January 26, 2020
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A Faraway Doaba

In British Columbia's fruit & vegetable basket, the farms are owned and tended by Sikhs

A Faraway Doaba
Abdul Majid
A Faraway Doaba

Singhland Of British Columbia

  • Statistics Canada reported for 2008 that 20,000 of the 29,870 farm operators in British Columbia are Sikh. They own three-fourths of the agricultural land in the state.
  • Farmland here costs more than $100,000 per acre.
  • Sikhs grow strawberries, blueberries, raspberries in the Fraser Valley, and apples, apricots, cherries in neighbouring Okanagan Valley.
  • 1,50,000 Sikhs live in British Columbia. At least 1,00,000 are in the agriculture sector.
  • Sikh farmhands are often related to Sikh farm owners who exploit their own kin through feudal behaviour, often paying them less than the stipulated $8.50/hour minimum wage. Few complain.
  • Overall, one million people of Indian origin are in Canada. They are wrongly called East Indians. Most Indo-Canadians (4,84,666 by 2006 figures) live in the Greater Toronto Area.
  • There are 10 Canadian MPs of Indian origin.


The extraordinarily delicious berries of the Canadian province of British Columbia beckon you to Fraser Valley, just over 100 km away from Vancouver. Travel 400 km into the interior, and the blueberry and strawberry farms give way to orchards of plump cherries, apricots, apples—much of the fruit grown and harvested by Sikh farmers of Indian origin.

They now account for three-fourths of the farms in Surrey, Abbotsford, Chilliwack and Mission in Fraser Valley. Inland, in the Okanagan Valley, half of all farmers can trace their roots back to Punjab. These Sikh farmers are taking over the land that Canadians are selling at whopping prices before migrating to urban centres.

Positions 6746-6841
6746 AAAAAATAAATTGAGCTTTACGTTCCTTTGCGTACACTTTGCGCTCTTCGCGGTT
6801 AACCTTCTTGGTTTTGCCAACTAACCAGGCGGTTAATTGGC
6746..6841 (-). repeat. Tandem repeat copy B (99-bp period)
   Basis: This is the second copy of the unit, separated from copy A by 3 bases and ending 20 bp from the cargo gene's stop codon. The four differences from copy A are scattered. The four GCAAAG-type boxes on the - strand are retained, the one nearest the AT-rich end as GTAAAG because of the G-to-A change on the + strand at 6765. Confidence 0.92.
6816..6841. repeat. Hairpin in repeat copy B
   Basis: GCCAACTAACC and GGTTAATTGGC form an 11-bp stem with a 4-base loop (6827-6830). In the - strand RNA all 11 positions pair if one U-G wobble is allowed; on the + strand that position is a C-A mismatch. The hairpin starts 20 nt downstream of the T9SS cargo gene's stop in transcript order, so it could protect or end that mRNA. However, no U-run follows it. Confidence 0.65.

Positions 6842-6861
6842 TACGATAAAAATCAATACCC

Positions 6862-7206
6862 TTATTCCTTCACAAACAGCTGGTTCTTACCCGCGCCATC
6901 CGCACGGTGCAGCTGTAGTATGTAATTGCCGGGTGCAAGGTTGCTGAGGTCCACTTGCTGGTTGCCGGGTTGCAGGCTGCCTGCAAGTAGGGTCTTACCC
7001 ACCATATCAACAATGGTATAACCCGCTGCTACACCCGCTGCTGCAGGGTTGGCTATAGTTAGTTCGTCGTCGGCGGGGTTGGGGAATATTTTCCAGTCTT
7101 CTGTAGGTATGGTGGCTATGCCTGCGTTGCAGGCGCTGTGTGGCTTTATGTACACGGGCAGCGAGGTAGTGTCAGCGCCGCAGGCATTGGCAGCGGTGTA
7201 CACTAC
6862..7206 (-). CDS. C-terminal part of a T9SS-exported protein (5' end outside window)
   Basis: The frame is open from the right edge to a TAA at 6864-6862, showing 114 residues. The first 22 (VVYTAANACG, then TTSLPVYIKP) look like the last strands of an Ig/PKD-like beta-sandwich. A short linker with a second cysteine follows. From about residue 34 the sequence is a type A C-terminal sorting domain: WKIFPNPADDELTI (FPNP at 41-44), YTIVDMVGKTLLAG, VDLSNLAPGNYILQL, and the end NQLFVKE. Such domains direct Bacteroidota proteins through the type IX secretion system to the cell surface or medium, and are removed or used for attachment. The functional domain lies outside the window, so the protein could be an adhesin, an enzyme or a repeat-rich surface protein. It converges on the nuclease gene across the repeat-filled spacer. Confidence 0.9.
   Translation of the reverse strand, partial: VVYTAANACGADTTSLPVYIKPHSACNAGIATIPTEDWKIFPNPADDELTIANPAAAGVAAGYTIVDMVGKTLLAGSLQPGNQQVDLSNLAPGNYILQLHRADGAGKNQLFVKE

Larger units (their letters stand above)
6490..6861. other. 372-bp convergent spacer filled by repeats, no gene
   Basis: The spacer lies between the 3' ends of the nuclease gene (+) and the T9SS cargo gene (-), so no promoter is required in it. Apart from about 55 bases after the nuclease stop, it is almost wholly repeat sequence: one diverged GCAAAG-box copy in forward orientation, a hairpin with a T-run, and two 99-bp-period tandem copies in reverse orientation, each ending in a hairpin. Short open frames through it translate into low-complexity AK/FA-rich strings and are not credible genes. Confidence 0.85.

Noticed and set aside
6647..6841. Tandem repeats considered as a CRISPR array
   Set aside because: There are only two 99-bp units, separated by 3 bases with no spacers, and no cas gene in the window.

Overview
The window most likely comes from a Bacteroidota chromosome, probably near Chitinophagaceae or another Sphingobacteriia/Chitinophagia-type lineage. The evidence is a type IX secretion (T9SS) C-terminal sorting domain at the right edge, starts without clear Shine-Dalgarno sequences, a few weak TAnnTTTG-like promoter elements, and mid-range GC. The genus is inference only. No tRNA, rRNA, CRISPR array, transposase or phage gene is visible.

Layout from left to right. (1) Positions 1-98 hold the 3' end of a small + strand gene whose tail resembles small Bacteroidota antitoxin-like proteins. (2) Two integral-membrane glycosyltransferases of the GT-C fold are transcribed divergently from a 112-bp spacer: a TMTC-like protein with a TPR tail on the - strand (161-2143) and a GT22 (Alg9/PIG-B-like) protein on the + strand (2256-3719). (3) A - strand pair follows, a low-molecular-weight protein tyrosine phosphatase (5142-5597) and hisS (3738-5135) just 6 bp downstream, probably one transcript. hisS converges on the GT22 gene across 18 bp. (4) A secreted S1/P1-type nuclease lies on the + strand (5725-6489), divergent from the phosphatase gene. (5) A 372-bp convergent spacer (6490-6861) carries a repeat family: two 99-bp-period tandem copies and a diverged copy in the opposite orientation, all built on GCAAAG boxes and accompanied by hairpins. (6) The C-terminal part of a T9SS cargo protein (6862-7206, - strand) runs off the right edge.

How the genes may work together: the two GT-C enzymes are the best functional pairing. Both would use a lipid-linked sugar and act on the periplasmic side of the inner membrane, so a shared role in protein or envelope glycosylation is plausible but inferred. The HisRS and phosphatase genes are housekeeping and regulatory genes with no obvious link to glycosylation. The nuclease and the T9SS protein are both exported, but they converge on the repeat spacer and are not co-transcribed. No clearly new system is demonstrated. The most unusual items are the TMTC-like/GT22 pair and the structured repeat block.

The community turns up in large numbers for Piri Miri celebrations at a Surrey gurudwara

It's before 8 am, but the sun's been up for a good hour, as have 15 Punjabi-speaking farmhands, most of them in their fifties, who are sweating it out at Sukhdev Seikhon's Abbotsford farm, at yet another day of broccoli harvesting. A few younger workers have parked their cars or motorcycles outside the farm; the elderly women and men were picked up in a van at 6 am. They work with alacrity, knives flying as they sort, chop and cart 30 kg buckets of broccoli florets into 500 kg bins that are neatly stacked for delivery to the local food-processors. For their efforts, they are paid $1.40 for each 30 kg bucket of broccoli. Kamal Bhatti, their supervisor, says, "They get anything from $100-200 per day in this season." It's more likely, though, that most of them wouldn't possibly get the minimum wage of $8.50 per hour.

In the evening, some of them will be dropped back to a rented accommodation; the others will return to their children's homes to help prepare dinner. These broccoli harvesters belong to a group of about 8,000 seasonal farmhands in British Columbia. Most of them arrived in Canada as part of the Family Reunification Program that allows landed immigrants to sponsor spouses, parents and grandparents. The workers on Seikhon's farm have been in British Columbia for three to 10 years, but they appear diffident and intimidated. As Bhatti, in rustic Punjabi, orders these Sikhs to cut the broccoli florets smaller, workers giggle nervously. They still find the experience of working for others alien. Back in Punjab, they employed lower-castes to tend their farms. Selling the land, they migrated to Canada, hoping to buy sprawling modern farms.

"They don't come with the full knowledge of this situation but get working soon when they realise the financial pressures on the families with whom they stay," explains Jagga Gill, a farmer and realtor who has lived in Canada for 30 years. He says most Sikhs start working for their brethren almost as soon as they get off the airplane. His own 10-acre plot is what remains of a much larger farm of over 50 acres that was sold probably to cash in on skyrocketing prices.